If you did put all that birthday money from your grandparents in a savings account, then you can move that money to somewhere like Triodos Bank. By putting your money in what's called an "ethical savings account," you are helping combat climate change even when lying in bed on a Sunday morning.


Banks like Triodos only lend money to people and organizations making a positive impact - culturally, socially and environmentally. They invest in organic food and renewable energy farms, environmental educational projects and much more.

They are planning to start offering current accounts next month but in the meantime, the Co-op offers mainstream current accounts and despite its recent financial struggles, is still the only major UK bank committed to fighting climate change. In the US there is a lot more choice when it comes to ethical banking. According to SWICH, Spring Bank, Sunrise Bank, Beneficial State Bank or OneUnited Bank are all safe bets. The founder of SWICH has also put together a list of US banks that are definitely not investing in DAPL.

9. So, I should just take all my money out now?

So what you should do is tell your bank you're switching to divest from fossil fuel and ask them to change direction.

Credit unions and building societies are not too bad either. Very few of them actually have explicit policies which exclude fossil fuel investment, but since they are largely engaged in mortgages or personal loans, they have little connection to the oil, gas and coal industries.

10. The money in my savings account doesn't seem like it's directly helping suck out crude oil. So what else can be done?

There's no time to waste when it comes to climate change and big actions are needed urgently. That's why the Global Divestment Mobilization week is focusing on encouraging bigger organizations to divest their funds.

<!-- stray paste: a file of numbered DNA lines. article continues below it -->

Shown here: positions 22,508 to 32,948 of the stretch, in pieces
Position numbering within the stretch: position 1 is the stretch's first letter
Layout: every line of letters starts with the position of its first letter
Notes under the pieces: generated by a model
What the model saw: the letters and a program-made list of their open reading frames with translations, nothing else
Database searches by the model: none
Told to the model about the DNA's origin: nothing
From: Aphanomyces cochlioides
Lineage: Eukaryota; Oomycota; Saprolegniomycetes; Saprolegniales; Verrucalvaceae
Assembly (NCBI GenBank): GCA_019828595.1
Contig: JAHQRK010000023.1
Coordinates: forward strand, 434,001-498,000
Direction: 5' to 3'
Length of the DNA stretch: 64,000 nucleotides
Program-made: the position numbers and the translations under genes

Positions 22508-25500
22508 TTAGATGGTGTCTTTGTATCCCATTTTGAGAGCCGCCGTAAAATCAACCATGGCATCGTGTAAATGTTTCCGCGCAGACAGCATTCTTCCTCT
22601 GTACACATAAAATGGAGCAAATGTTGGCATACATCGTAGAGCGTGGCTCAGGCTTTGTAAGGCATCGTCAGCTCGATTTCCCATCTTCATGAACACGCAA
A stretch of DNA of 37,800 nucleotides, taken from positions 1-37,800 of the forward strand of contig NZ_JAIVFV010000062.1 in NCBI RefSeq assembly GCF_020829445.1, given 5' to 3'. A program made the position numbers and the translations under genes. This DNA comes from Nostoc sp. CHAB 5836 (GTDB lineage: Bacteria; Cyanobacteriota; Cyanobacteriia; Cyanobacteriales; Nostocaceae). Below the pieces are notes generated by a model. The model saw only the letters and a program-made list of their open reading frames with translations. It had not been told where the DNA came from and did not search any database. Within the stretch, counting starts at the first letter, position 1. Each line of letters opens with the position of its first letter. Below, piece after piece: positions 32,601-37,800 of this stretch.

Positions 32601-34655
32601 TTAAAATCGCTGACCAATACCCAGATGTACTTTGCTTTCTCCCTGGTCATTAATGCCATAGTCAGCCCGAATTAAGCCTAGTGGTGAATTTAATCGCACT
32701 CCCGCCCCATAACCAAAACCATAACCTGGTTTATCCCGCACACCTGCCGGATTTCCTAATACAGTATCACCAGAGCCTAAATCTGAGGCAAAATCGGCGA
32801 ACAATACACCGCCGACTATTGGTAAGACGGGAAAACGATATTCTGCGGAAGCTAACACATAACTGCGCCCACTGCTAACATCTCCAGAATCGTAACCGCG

The fossil fuel divestment campaign has received backing from the UN, mobilized thousands of people around the world to take action and thousands of groups, companies and people are divesting. Last year, for example, the Bill and Melinda Gates Foundation divested its entire holding in the oil giant BP ($187m).

Even Mark Moody-Stuart, the ex-chairman of Shell said divestment was the "rational option".
Many are yet to divest though. The UK parliament, for example, still hasn't divested its £612m pension fund.

11. Are organizations not divesting because it's not financially viable?

Well actually, now that the Paris Agreement on climate change has been made, investing in fossil fuel will soon enough be worthless. In fact, even The World Bank supports the financial argument for fossil fuel divestment.

Its president Jim Yong Kim stated that, "every company, investor and bank that screens new and existing investments for climate risk is simply being pragmatic."

On top of this, with the growth of divestment campaigns, the damage in reputation in investing in fossil fuel can have serious financial consequences.

12. So fossil fuel divestment can be a powerful advocacy tool?

Yes it can! Previous divestment campaigns have been pretty successful. Perhaps the most well-known was the divestment campaign that played a role in the fight against apartheid in South Africa.

And, in fact, according to a study by the University of Oxford, fossil fuel divestment has the potential to cause significant damage to coal, gas and oil companies.

If sticking your head in the sand or turning yourself into a giant carbon bubble, isn't your thing, you can also support the campaign sitting at your local coffee joint.

If you're interested in all this divestment business, click here to learn more on one of the fastest-growing divestment campaigns in history, and check-out this story from NPR on how local activists made a difference in these major U.S. cities.